Los Angeles County supervisors Tuesday finalized regulations requiring bathhouses and sex clubs to obtain health permits -- a move that will make it easier for authorities to shut down facilities that don't meet stringent new rules.
The new regulations require that so-called "commercial sex venues," which are frequented by gay and bisexual men, be inspected quarterly and pay annual fees of $1,088 each. They must also offer on-site testing and counseling for HIV and other sexually transmitted diseases, as well as provide free condoms, lubricant and information on safe sex.
Large signs must be posted at entrances prohibiting unprotected sex on the premises.
Owners are prohibited from admitting anyone clearly under the influence of alcohol or illegal drugs.
County health officials will begin issuing permits in mid-February.
Bathhouses and sex clubs will be required to set up HIV testing and counseling for at least 20 hours a week by March 1.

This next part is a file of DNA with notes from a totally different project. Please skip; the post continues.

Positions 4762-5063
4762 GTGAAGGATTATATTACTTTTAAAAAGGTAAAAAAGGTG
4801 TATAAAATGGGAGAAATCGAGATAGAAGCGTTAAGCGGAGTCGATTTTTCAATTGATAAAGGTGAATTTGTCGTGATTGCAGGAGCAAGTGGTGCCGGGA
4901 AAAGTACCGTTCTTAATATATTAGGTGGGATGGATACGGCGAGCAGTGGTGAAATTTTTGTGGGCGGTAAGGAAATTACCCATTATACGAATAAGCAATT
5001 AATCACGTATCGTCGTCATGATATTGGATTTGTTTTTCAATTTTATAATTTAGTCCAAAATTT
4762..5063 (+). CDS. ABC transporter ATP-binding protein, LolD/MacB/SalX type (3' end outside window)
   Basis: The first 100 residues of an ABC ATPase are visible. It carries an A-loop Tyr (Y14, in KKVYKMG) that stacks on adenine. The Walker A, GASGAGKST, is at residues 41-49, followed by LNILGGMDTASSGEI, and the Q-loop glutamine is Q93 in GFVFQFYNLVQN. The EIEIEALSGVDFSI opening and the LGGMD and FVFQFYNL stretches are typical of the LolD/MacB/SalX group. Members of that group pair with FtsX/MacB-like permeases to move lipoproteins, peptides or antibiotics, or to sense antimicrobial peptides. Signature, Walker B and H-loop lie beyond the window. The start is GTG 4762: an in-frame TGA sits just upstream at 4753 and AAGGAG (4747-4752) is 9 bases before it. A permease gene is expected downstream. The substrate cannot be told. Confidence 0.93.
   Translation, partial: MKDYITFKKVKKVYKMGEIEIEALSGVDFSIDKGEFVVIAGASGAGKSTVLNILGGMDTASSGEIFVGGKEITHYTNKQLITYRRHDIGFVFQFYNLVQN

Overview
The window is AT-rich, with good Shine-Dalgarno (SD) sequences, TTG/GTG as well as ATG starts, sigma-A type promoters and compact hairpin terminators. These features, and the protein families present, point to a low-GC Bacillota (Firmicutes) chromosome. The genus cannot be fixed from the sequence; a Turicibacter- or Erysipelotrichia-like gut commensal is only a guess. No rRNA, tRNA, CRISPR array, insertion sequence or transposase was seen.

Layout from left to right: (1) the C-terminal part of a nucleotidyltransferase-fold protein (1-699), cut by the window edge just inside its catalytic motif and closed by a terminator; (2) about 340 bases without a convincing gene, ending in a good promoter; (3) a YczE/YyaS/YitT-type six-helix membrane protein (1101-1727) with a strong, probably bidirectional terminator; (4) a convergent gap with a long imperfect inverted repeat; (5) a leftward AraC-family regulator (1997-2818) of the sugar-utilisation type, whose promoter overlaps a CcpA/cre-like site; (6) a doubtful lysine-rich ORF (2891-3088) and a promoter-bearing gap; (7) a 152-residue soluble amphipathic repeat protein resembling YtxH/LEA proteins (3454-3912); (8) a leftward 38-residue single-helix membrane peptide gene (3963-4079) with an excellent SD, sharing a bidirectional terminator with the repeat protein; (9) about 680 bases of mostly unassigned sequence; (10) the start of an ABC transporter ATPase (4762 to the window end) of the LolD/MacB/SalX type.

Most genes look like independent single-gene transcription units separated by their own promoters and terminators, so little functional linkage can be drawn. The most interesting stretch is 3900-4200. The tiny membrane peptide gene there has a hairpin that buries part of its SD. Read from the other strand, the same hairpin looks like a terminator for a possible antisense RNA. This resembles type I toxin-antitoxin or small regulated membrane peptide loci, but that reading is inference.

"This is a place where we have some opportunity to reach people and make sure they get appropriate education, get condoms and testing," said John Schunhoff, the county's chief of operations for public health.
The stricter regulations were inspired by studies in recent years showing bathhouse patrons were at far greater risk of becoming infected with HIV than the general population. Technically, the county has had the power to shut down bathhouses for years, but the old rules were all but unenforceable, officials said.
Now, a sex club that violates the new rules can be closed in a similar way an errant restaurant or tattoo parlor can, Schunhoff said.
Although the county's nine known bathhouses and two sex clubs are within the city of Los Angeles, the county has jurisdiction over public health. Last year, the City Council signed off on the new regulations.
The county agreed in talks with bathhouse owners to pick up the testing and lab costs. The bathhouses will pay for the counselors.
Scott Campbell is president of Midtowne Spa, which runs three bathhouses in Los Angeles. He said facilities like his were being unfairly singled out.
He noted that people are increasingly finding sexual partners in bars and through websites.
Campbell said his bathhouses already spend $200,000 a year on safe-sex materials.
"Bathhouses are an easy target," Campbell said.
"Our customers tend to be people ... who are closeted and they're not going to stand up and protest."